What Are Treatment Options for Veteran Substance Abuse?

Treatment Options for Veteran Substance Abuse

To treat substance use disorders, veterans should seek out facilities that are made by and for other veterans—this creates a safe environment where everybody understands what all the patients are going through. Another way that these facilities create a safe environment is by offering residential programs.

Residential treatment for veterans allows patients to stay at the facility with other veterans who are similarly on a path toward getting sober and recovering from chronic injuries. In residential treatment, there are many different opportunities to heal from these injuries as well as the side effects from substance use.

To begin, many patients go through the detoxification process in order to get all drugs and alcohol out of their systems. This ensures that they will be prepared for the emotional, mental, and physical work that is required in recovery. From detox onward, the program should be unique to each patient’s individual needs and recovery goals.

This is particularly important for veterans who do have chronic injuries and must find alternative ways to cope with chronic pain and/or the symptoms of mental health conditions. Sometimes, doctors are quick to prescribe opioids as a way to address chronic pain. However, these medications are highly addictive and pose a serious threat to veterans—especially those who are in recovery.

Thus, there are other pathways that many veterans end up taking in order to feel better physically while also remaining sober. These might include things like recreational therapy, nutrition assessments, and various other lifestyle changes. Perhaps most importantly, recovery programs work to help veterans heal from current symptoms as well as prepare for the unpredictability of the future.

Further services that are invaluable to veterans who live with chronic injuries include:

  • Veteran-focused therapy
  • Communication skill-building
  • Mindfulness and meditation
  • Group sessions
  • Family healing
  • Job-ready training

All of these services—and more—can help service members to find peace with their chronic conditions in the present as well as in the future.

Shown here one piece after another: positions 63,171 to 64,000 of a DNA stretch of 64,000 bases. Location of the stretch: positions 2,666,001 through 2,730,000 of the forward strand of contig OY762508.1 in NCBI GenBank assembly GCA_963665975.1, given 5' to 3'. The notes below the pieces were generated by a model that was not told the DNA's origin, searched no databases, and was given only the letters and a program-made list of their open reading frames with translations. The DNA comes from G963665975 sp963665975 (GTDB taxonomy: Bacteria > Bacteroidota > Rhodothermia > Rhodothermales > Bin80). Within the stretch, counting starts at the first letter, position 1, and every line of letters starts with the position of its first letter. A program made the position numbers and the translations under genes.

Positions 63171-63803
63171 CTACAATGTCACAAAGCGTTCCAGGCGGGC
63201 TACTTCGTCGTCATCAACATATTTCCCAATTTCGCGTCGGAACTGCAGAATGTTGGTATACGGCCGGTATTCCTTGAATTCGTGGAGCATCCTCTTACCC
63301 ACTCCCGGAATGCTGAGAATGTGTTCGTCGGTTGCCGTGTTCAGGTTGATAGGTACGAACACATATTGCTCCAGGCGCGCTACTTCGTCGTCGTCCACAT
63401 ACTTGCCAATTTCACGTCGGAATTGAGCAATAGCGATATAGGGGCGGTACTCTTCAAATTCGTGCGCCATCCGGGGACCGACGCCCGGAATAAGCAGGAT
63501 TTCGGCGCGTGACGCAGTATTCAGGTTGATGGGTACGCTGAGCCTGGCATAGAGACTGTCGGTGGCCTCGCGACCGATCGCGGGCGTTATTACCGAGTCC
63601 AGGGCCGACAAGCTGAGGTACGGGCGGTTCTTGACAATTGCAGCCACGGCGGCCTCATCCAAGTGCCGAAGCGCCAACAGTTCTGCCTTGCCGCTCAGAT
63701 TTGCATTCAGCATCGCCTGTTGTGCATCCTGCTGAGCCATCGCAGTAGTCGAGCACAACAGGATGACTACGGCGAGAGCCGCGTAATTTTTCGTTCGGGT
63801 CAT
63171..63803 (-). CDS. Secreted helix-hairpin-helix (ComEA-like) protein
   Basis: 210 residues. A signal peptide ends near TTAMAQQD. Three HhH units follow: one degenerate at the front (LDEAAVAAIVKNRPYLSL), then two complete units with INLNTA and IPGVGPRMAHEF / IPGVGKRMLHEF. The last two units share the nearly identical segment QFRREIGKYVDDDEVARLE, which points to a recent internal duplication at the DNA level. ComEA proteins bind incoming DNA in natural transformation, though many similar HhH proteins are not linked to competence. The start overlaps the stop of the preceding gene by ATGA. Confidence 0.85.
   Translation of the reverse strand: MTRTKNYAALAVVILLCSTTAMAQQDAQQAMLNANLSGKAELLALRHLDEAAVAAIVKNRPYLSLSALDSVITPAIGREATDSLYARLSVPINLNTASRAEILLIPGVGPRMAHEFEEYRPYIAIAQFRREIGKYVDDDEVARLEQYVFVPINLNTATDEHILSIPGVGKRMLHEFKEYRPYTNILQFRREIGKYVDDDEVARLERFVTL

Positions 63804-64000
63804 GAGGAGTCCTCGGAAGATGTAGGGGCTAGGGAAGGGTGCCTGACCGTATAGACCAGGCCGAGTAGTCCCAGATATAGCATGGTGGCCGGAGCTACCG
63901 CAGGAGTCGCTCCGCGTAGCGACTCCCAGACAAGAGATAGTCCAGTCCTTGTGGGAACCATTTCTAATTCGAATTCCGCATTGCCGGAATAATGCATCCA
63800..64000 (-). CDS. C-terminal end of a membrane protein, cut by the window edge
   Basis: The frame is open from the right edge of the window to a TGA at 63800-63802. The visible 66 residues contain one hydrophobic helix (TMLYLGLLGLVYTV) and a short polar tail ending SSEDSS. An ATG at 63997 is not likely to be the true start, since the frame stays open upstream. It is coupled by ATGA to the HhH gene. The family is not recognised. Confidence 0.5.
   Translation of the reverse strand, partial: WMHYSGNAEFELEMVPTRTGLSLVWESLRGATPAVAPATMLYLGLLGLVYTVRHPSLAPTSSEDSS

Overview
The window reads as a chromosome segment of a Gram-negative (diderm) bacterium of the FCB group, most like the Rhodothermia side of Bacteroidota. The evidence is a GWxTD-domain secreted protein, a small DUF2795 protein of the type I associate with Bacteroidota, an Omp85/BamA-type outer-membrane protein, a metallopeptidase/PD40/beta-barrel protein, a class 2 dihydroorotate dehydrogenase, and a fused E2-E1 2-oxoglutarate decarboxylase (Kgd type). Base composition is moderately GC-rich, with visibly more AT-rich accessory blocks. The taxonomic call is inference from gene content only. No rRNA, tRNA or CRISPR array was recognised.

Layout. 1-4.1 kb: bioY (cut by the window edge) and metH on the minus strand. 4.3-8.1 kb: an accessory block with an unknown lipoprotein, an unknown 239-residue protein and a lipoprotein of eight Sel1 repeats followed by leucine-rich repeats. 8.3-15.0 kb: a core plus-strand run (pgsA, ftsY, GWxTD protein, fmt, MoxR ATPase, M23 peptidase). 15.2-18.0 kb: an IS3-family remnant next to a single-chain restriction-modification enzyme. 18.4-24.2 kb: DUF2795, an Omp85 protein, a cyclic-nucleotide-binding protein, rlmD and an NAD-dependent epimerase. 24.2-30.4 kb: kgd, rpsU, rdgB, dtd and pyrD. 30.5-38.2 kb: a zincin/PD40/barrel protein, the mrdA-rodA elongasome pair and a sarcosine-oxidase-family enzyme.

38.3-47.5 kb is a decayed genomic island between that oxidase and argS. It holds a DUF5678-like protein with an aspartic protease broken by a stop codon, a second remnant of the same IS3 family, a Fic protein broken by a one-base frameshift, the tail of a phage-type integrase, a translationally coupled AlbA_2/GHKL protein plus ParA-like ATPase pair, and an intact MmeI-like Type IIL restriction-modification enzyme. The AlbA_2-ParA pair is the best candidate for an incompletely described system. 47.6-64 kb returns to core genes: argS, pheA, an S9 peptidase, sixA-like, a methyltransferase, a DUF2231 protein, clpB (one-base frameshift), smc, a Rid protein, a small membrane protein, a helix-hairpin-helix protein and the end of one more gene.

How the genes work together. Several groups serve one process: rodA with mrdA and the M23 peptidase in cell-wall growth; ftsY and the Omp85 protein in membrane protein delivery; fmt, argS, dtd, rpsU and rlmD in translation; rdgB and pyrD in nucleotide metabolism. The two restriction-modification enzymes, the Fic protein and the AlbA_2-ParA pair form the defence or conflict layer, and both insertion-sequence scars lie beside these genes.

Veterans' Substance Abuse Treatment
If you or a loved one needs help with behavioral health or drug & alcohol addiction, please find a facility that can can help as soon as possible.

The Next Steps After Chronic Injury Diagnosis

If you or someone you love has recently been diagnosed with a chronic injury that is related to service, figuring out the next steps of what to do can feel overwhelming. The first thing to keep in mind is that you are not alone. So many other service members and veterans struggle with chronic injury and all of the physical and mental health consequences that come with it.

You are also not out of luck, even if you have been struggling with a substance use disorder on top of the chronic injury. There are resources out there for veterans who have lost sight of hope. Counseling services, substance use recovery programs, and having the right support to back you up can make all of the difference when it comes to living fully with a chronic injury.

Are You Living with a Chronic Injury?

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Aryanna Denk is a disabled writer from Buffalo, NY. She holds an MFA in Fiction from Bowling Green State University, Ohio and writes often about her own experiences in living with multiple chronic illnesses. When she isn't writing, Aryanna is a writing instructor and disability advocate at a local university. Learn more about her by visiting her <a href="https://twitter.com/bookisharyanna" target="_blank" rel="noopener noreferrer" data-saferedirecturl="https://www.google.com/url?q=https://twitter.com/bookisharyanna&source=gmail&ust=1612958222896000&usg=AFQjCNEsEcBBaABPu3dbS4DJMvIPWsQRug">Twitter</a>.